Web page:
2.4.4 Basic angle variation determination

Author(s): Alcione Mora

The Gaia measurement principle is that differences in the transit time between stars observed by each telescope can be translated into angular measurements (see Gaia Collaboration et al. 2016 for details). All these measurements are affected if the basic angle (the angle between the two telescopes, Γ=106.5; Section 1.1.3) varies with time. Either the angle needs to be ultra-stable, or its variations be known to the mission accuracy level (μas).

Gaia is largely self-calibrating (i.e., all calibration parameters are estimated from the science observations; see Gaia Collaboration et al. 2016 for details). Low-frequency variations of the basic angle (f<1/2Prot, with Prot=6 h) can be fully eliminated by self-calibration. High-frequency random variations are also not a concern because they are averaged during all transits. However, intermediate-frequency variations are difficult to eliminate by self-calibration, especially if they are synchronised with the spacecraft spin phase, such that the residuals can introduce systematic errors (biases) in the astrometric results (Michalik and Lindegren 2016; Butkevich et al. 2017). As a result, intermediate-frequency changes of the basic angle need to be monitored by metrology.

The BAM device (Section 1.1.3) is continuously measuring differential changes in the basic angle. It basically generates one fixed, artificial star per telescope by introducing two collimated laser beams into each primary mirror (see Figure 2.9). The BAM is composed of two optical benches in charge of producing the interference pattern for each telescope. A number of optical fibres, polarisers, beam splitters, and mirrors are used to generate all four beams from one common light source. See Gaia Collaboration et al. (2016) and Gielesen et al. (2012) for further details. Each Gaia telescope then generates an image on the same, dedicated BAM CCD, which is an interference pattern due to the coherent input light source. The relative along-scan displacement between the two fringe patterns is a direct measurement of the basic-angle variations.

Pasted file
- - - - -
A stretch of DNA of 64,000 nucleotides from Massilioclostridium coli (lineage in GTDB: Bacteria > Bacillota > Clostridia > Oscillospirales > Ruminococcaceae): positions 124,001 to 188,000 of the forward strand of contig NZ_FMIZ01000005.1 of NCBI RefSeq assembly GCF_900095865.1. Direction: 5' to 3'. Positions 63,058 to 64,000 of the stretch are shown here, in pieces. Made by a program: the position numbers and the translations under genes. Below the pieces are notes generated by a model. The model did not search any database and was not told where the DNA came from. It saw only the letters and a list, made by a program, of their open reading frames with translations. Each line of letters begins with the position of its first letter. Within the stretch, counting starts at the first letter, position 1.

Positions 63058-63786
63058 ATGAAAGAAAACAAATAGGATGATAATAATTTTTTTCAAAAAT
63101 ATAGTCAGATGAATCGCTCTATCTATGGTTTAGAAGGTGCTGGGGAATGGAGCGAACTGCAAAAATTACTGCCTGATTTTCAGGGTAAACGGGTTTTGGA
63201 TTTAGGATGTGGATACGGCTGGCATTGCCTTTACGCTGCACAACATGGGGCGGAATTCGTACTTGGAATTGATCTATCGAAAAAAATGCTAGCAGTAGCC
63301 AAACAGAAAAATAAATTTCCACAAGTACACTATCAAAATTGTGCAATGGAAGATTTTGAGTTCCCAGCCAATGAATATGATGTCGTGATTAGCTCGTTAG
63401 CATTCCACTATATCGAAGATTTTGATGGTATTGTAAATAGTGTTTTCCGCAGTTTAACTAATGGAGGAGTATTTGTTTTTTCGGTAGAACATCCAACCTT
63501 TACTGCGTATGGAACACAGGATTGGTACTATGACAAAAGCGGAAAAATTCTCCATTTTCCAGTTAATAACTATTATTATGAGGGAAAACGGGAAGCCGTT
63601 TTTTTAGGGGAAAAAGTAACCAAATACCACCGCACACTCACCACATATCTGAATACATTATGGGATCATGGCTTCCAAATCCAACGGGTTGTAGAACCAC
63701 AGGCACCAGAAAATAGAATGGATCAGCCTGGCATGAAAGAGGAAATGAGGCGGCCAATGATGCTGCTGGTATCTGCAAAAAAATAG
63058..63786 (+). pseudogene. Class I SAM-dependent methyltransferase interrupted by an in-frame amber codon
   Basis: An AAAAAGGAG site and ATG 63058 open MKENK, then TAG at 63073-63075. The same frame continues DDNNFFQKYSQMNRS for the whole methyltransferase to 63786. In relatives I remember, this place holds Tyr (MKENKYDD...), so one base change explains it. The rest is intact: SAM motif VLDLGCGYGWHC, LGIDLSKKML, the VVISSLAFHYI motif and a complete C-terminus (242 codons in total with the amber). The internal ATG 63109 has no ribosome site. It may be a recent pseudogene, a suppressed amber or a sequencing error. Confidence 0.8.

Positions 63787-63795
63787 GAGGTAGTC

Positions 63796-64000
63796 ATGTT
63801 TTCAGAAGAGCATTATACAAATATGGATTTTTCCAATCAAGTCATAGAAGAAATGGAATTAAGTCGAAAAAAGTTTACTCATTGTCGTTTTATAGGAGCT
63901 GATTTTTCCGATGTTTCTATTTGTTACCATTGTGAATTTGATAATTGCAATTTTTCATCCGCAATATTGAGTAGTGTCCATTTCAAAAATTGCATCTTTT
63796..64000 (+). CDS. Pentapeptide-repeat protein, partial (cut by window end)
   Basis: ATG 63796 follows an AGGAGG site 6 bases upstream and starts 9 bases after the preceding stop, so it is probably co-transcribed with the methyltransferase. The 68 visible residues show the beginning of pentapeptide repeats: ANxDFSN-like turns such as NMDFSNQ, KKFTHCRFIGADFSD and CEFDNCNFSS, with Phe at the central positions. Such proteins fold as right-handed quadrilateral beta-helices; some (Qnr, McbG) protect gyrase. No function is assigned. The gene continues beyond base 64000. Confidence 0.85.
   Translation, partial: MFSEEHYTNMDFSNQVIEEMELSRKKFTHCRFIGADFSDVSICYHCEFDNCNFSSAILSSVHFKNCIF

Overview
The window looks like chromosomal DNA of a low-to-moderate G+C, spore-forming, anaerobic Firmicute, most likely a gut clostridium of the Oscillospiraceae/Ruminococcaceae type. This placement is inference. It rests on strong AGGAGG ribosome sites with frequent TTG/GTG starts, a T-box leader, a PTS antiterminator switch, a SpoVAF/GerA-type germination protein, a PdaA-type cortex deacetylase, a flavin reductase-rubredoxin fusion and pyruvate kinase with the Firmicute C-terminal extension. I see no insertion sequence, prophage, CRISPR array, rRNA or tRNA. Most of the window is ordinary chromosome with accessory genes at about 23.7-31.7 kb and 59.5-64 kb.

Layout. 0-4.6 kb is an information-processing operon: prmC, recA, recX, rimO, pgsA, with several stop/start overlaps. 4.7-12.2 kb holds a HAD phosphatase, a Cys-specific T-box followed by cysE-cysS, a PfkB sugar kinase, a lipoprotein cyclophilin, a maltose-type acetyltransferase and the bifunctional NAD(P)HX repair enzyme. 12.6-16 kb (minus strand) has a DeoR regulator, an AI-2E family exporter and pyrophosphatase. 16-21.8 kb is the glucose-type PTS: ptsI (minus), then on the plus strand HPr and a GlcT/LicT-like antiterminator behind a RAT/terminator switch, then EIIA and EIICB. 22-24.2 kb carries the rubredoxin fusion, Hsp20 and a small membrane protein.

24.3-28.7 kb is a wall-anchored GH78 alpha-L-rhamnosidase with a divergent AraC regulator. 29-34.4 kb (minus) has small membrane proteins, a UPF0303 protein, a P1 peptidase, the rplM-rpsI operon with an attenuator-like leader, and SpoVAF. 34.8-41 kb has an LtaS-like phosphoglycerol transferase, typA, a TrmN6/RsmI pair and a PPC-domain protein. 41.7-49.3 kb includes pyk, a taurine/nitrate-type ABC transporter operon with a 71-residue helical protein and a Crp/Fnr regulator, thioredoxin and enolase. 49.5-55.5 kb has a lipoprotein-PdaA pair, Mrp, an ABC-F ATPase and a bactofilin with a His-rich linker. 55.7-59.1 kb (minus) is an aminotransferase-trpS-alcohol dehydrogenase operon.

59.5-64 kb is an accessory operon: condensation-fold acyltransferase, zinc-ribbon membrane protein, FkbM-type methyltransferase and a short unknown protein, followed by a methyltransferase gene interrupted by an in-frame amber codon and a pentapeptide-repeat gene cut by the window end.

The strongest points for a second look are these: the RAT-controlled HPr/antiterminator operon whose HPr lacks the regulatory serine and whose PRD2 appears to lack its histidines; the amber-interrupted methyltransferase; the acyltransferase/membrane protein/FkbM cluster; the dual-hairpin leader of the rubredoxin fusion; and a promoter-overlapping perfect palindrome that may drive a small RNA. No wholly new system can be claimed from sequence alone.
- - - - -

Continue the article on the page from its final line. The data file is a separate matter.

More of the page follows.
Figure 2.9: The BAM is a laser interferometer that injects two beams in each telescope entrance pupil. In this way, an interference pattern is produced for each telescope in the common focal plane. The relative shift of the patterns at the CCD level is related to changes in the basic angle between the telescopes. Credit: Airbus Defence and Space and TNO. This figure also appears as Figure 17 in Fabricius et al. (2016).

A detailed description of the BAM data model, the data collection, fitting, and daily processing is outlined in Section 7 of Fabricius et al. (2016).